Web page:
As we march on to make health equity a reality, we keep our focus always trained on the people and communities who bear the brunt of social and structural inequities. This is increasingly true for more organizations—those that provide and support health care and social services, and those that advocate and inform policy. Yet we will not be successful in centering equity in our communities if we are not caring for ourselves and each other in the process.
Last fall, as we weathered the sixth month of the pandemic and found or galvanized our places within social justice uprisings and political campaigns, we paused to ask ourselves and our colleagues a forgotten question: How are you doing? Across the spectrum of organizations we support and work with, nearly every individual reported degrees of grief, exhaustion, anxiety, and frustration. Some had lost loved ones, others were burning out, and many felt unable to channel the depths of their frustration with blatant misinformation and injustice.
Then we remembered the quote by Audre Lorde: “Caring for myself is not self-indulgence, it is self-preservation, and that is an act of political warfare.”
We started creating spaces to give our colleagues, clients, and partners permission to notice and tend to our own wounds. We organized a virtual national gathering for our community of peers to collectively breathe, grieve, and mourn. And we remembered that equity is a journey of experiential learning.
It’s time now to do it again. Many of us have been running this marathon toward health equity at a sprinter’s pace. We have real progress to celebrate. But the inequities that persist (or even deepen, in some areas) continue to take a substantial toll on historically marginalized communities in the U.S. and abroad. By extension, they also take an emotional toll on those who’ve dedicated their lives to providing care and eradicating health inequity. More than ever, Lorde’s reminder about self-care is vital.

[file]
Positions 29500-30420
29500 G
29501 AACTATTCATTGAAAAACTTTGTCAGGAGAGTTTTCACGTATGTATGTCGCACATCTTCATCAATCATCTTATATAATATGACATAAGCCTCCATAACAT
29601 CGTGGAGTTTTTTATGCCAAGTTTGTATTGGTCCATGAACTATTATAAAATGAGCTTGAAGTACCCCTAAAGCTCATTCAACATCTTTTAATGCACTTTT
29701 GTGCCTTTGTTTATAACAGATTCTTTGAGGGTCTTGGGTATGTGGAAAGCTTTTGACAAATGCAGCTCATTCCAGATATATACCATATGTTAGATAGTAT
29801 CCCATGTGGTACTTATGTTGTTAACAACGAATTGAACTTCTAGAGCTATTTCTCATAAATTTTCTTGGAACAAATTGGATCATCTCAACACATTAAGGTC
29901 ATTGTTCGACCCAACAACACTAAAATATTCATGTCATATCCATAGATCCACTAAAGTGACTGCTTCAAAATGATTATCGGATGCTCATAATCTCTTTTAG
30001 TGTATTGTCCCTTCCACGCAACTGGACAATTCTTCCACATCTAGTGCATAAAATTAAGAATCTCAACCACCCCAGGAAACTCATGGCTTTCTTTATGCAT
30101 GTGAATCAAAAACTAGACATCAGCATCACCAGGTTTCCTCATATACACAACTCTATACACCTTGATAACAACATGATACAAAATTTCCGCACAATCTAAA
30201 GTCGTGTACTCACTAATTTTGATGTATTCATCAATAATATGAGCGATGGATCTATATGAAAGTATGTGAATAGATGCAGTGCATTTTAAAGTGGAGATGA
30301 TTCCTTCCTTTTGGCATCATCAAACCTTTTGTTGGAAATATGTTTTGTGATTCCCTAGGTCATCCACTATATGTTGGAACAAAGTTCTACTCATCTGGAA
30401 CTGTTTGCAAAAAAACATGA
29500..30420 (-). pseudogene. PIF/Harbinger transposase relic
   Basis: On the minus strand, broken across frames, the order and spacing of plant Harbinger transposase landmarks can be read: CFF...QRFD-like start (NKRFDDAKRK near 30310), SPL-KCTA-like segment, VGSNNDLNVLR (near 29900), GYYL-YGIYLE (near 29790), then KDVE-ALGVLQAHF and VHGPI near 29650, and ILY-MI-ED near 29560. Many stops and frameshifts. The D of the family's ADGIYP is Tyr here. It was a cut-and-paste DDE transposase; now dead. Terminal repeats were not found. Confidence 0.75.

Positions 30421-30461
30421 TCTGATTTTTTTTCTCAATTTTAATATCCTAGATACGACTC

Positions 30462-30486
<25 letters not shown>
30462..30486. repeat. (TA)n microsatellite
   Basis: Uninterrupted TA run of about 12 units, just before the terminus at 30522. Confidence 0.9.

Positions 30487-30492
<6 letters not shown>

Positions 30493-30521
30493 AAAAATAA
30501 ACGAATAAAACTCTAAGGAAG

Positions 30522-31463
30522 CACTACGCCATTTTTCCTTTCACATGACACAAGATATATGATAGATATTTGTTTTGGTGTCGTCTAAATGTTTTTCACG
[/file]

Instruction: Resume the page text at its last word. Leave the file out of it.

It is incumbent on organizations doing this work—and the people who work within them—to create and maintain spaces for ourselves and our peers, including peers who identify with historically marginalized communities, to recharge, rest, reflect, and maintain vital connections with each other even as we keep on running. Because if we don’t, we will have dehumanized ourselves and the people we serve and care about in the name of equity, perpetrating the characteristics of white supremacy culture that we are seeking to dismantle.
How do we create and maintain those spaces? HealthBegins is helping one major health plan develop an enterprise-wide health equity strategy—and within that process create spaces for leaders and staff across departments to connect and reflect on their experiences, both inspiring and challenging, as they work to understand and address social and structural drivers of health equity. We’ve found it therapeutic and productive, because these professionals often don’t have these opportunities amid the breakneck pace of their everyday work. Not every meeting should be about slide decks.
We’re learning about many other ways in which organizations and individuals are creating and maintaining spaces for self-care and experiential learning on the path to equity. Here are a few people and organizations doing this type of work. We invite you to share others.
This work is not easy; the structures and institutional practices that have permitted or perpetuated health inequity will not transform overnight. But that doesn’t mean we give up, burn ourselves out, or give way to cynicism. If we create and maintain more spaces to care for ourselves and reflect on our experiences on the path to equity, we can sustain the energy and growth we need to get there.
Rishi Manchanda, MD, MPH. Sadena Thevarajah, JD
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“I would encourage people that if they feel driven to the work of reducing inequities that there is a role for them in this work.”
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“It was heartbreaking to see kids that can't see a doctor or can't see psychologists or any type of provider they need because they don't have the insurance, they don't have the access to care.”